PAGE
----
While the U.S. Transportation Security Administration has its own set of warranted rules regarding prohibited items and liquids, some airlines are taking their own private rules a bit too far, according to some travelers.
According to NBC News, George Hobica of Airfarewatchdog was told to take his carry-on back to check-in, despite his bag clearly fitting in the overhead bin on his American Airlines flight. His bag was 43 linear inches long, and while the airline permits bags up to 45 inches long, it appeared to stick out just one inch over the top. Hobica admitted to the source that because of his racing to and from the check-in station and the gate, he nearly missed his flight.
“When I got on the plane, there was a woman with my exact same bag in the overhead bin,” Orbica explained to CNBC. “Enforcement can be very arbitrary.”
ABC News also highlighted a story where a man was stopped at the jet bridge and asked to surrender his bag at Miami International Airport. His wife and child were carrying on the exact same bag, but were permitted to pass through the ramp. He protested, but later surrendered his bag, was offered a shrug and free drink from the flight attendant and later had to find his bag, despite being a member of the airline’s loyalty program. According to ABC News, United Airlines plans to place sizing racks at every gate and is “cracking down” on oversized carry-on luggage in the near future.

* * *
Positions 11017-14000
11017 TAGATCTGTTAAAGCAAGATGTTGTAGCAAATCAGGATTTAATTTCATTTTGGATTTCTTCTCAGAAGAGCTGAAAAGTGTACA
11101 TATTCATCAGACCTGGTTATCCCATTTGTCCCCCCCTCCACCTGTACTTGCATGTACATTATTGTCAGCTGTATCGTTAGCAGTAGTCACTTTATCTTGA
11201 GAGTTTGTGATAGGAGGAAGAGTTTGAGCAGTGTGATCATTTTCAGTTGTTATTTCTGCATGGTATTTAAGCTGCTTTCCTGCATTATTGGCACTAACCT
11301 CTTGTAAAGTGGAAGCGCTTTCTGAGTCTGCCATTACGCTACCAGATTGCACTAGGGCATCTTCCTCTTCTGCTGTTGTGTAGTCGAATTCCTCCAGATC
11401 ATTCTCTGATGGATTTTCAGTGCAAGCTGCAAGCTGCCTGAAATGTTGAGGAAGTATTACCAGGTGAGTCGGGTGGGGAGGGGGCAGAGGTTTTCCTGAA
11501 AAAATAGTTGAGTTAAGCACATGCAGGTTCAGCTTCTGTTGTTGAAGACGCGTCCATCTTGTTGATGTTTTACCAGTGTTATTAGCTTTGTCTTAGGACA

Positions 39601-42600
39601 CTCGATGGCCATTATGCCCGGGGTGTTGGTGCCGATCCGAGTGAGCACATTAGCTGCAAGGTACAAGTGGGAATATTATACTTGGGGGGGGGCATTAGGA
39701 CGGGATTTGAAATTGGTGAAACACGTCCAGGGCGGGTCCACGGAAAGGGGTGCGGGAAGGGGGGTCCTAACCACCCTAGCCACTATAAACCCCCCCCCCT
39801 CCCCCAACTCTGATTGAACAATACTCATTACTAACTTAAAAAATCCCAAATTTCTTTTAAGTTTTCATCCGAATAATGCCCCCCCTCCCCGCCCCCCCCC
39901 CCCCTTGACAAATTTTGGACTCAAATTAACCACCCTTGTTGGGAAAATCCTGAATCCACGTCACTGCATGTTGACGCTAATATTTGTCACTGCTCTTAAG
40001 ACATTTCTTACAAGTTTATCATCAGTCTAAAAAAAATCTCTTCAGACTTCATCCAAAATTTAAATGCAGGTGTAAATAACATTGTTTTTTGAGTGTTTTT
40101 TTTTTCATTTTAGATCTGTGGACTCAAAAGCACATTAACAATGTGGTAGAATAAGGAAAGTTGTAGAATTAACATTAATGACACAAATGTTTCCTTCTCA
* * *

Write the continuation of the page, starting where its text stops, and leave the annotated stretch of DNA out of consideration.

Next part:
According to NBC News, major airlines in the U.S. will likely limit their carry-ons to be no more than 45 inches in linear length, 14 inches wide, 22 inches long and 9 inches deep. American, Delta and United Continental all told CNBC that they had not changed these rules for years, so what about the recent media blitz about “arbitrary” regulations? It seems that people who had been complying with these rules in a dedicated fashion were requesting more scrutinized enforcement about carry-on size.
It’s true that there has been a trend with fliers having misgivings about fellow passengers who perhaps went with carry-on luggage that is too large. In fact, there has even been a hashtag #Carryonshame that denounces travelers with big bags who are perhaps trying to get away with more than they paid – or didn’t pay – for.